NaOCl and EDTA are widely used irrigation agents in endodontics. However, long-term use of these agents at high concentrations can cause undesired effects on the root canal walls, such as significantly reduced flexural strength, micro-hardness, root canal dentin roughness, and elastic modulus (26–28). Çalt and Serper (16) reported that a 10-min application of 17% EDTA as an irrigation agent caused peri- and intratubular dentinal erosion. The present study corroborated these findings.

Several recent studies (22) have found that the combined use of high concentrations of EDTA and NaOCl effectively removed smear layers, however caused dentinal erosion. Baumgartner and Mader (7) reported that the combined use of EDTA and NaOCl caused widespread degradation in the peri- and intratubular dentinal zones, creating 2.5–4-µm areas of erosion. This impact, verified by several EDTA studies (16,19,29), can impede the adaptation of canal filling materials to dentin walls. Erosion of root canal dentin and dentinal tubules can depend on many factors, such as the type, amount, concentration, pH, and application time of the irrigation agent. Niu et al. (29) reported that the use of 6% NaOCl for final irrigation following 3 mL of 15% EDTA caused dentinal erosion.

Among the essential factors that affect the cleaning properties of EDTA solutions on root canal walls, the pH of the solution plays a major role. The pH affects Ca2+ availability in several ways. High-pH EDTA solutions induce more chelating activity due to the higher ratio of ionized to nonionized molecules. At high pH values, excess hydroxyl groups will slow down the separation of hydroxyapatite, thus limiting the amount of available Ca2+. At low or neutral pH levels, the binding effect of Ca2+ will tend to increase the separation of hydroxyapatite and its availability for chelation (30).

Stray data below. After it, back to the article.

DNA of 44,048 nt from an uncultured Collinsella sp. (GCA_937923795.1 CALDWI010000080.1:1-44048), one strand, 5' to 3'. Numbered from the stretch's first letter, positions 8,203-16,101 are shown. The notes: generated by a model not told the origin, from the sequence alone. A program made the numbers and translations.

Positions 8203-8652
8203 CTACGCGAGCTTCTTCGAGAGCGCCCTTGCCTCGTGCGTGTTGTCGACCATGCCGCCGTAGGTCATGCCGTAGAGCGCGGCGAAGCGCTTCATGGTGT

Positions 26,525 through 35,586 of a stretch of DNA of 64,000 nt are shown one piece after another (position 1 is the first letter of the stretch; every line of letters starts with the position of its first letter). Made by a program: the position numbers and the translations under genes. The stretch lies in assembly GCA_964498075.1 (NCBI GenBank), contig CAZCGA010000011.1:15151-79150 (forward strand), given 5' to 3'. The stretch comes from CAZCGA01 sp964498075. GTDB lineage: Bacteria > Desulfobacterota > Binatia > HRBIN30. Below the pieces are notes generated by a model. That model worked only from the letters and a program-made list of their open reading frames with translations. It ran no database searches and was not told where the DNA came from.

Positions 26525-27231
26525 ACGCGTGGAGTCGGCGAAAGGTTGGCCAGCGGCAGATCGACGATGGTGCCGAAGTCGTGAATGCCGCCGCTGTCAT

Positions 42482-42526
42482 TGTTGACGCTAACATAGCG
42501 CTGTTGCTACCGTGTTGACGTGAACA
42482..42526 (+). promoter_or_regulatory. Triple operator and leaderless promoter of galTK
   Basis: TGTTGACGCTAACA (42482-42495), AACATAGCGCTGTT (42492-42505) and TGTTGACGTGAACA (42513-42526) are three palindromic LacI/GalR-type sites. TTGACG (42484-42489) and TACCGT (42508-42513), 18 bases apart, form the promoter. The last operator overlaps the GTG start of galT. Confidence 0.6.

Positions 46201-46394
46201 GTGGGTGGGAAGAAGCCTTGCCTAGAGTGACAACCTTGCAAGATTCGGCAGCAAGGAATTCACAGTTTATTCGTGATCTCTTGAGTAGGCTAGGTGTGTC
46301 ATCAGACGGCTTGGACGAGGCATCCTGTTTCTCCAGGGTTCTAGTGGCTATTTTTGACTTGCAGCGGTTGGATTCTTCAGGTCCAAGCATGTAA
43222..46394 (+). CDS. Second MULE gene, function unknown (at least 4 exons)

MTAD solution developed by Torabinejad et al. (19) is a widely used chelating agent. During the removal of smear layers in root canals, even on long application time of MTAD has been reported to show no significant change in dentin structure (22). Torabinejad et al. (8) reported that the use of MTAD with 5.25% NaOCl during the final irrigation of root canals effectively removed the smear layer without changing dentin structure. In our study, we determined that MTAD (20-min application) effectively removed the smear layer in root canal dentin tissue without significantly eroding the peri- or intratubular areas of the dentinal orifice.

In our study, rotary nickel-titanium file systems and the passive step-back technique were applied to prepare the root canals. Although root canals can be effectively prepared with rotary files, this technique creates a significant amount of smear layer (31). The apical portion of each root canal was prepared to size 30 to allow adequate cleaning and penetration of the solution. Our results demonstrated that MTAD was less destructive to the root canal dentin structure than EDTA when used as a final irrigant. Close examination of the appearance of the root dentinal tubules showed greater amounts of erosion with the EDTA solution (Fig. 1). These findings support the results of recent research, which has reported a correlation between the erosive properties of EDTA and the length of dentin exposure to this material (8,16,26).

Within the limitations of this study, our results suggest that 20 min. application of MTAD during final irrigation caused no significant change in the structure of dentin tubules. In contrast, EDTA solution produced demineralized areas in the dentinal tubules.


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Figure Legends

Figure 1. Scanning electron microscopic images of root canal walls (5000×). A- Group 1, EDTA treatment, coronal third (erosion score 3). B- Group 2, MTAD treatment, coronal third (erosion score 1). C- Group 1, EDTA treatment, middle third (erosion score 3). D- Group 2, MTAD treatment, middle third (erosion score 2). E- Group 1, EDTA treatment, apical third (erosion score 3). F- Group 2, MTAD treatment, apical third (erosion score 2).

Table 1: Mean dentinal erosion scores for each region. (p<0.001)